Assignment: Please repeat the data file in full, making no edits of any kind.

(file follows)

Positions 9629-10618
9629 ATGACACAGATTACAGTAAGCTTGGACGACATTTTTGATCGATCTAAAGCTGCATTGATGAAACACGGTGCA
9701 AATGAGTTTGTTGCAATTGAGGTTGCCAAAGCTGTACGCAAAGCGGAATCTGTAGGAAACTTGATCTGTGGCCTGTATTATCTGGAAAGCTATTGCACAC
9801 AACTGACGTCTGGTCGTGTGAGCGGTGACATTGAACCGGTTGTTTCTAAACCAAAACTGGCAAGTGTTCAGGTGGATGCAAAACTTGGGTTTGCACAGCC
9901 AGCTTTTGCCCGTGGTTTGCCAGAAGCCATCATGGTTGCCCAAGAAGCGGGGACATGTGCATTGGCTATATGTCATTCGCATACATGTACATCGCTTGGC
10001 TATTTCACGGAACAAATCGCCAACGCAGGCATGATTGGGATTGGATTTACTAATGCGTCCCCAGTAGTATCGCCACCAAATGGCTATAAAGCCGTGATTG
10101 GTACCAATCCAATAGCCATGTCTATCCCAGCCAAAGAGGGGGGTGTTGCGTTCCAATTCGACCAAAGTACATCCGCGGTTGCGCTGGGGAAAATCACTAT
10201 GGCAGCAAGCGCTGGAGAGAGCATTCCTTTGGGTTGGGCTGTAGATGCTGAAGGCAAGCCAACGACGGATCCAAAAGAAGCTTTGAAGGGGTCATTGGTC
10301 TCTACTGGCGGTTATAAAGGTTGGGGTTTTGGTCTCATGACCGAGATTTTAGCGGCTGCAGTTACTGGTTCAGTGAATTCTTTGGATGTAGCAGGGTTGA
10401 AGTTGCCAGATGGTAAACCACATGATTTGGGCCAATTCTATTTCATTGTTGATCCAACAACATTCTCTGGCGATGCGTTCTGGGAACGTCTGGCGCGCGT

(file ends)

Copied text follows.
Positions 9629-10618
9629 ATGACACAGATTACAGTAAGCTTGGACGACATTTTTGATCGATCTAAAGCTGCATTGATGAAACACGGTGCA
9701 AATGAGTTTGTTGCAATTGAGGTTGCCAAAGCTGTACGCAAAGCGGAATCTGTAGGAAACTTGATCTGTGGCCTGTATTATCTGGAAAGCTATTGCACAC
9801 AACTGACGTCTGGTCGTGTGAGCGGTGACATTGAACCGGTTGTTTCTAAACCAAAACTGGCAAGTGTTCAGGTGGATGCAAAACTTGGGTTTGCACAGCC
9901 AGCTTTTGCCCGTGGTTTGCCAGAAGCCATCATGGTTGCCCAAGAAGCGGGGACATGTGCATTGGCTATATGTCATTCGCATACATGTACATCGCTTGGC
10001 TATTTCACGGAACAAATCGCCAACGCAGGCATGATTGGGATTGGATTTACTAATGCGTCCCCAGTAGTATCGCCACCAAATGGCTATAAAGCCGTGATTG
10101 GTACCAATCCAATAGCCATGTCTATCCCAGCCAAAGAGGGGGGTGTTGCGTTCCAATTCGACCAAAGTACATCCGCGGTTGCGCTGGGGAAAATCACTAT
10201 GGCAGCAAGCGCTGGAGAGAGCATTCCTTTGGGTTGGGCTGTAGATGCTGAAGGCAAGCCAACGACGGATCCAAAAGAAGCTTTGAAGGGGTCATTGGTC
10301 TCTACTGGCGGTTATAAAGGTTGGGGTTTTGGTCTCATGACCGAGATTTTAGCGGCTGCAGTTACTGGTTCAGTGAATTCTTTGGATGTAGCAGGGTTGA
10401 AGTTGCCAGATGGTAAACCACATGATTTGGGCCAATTCTATTTCATTGTTGATCCAACAACATTCTCTGGCGATGCGTTCTGGGAACGTCTGGCGCGCGT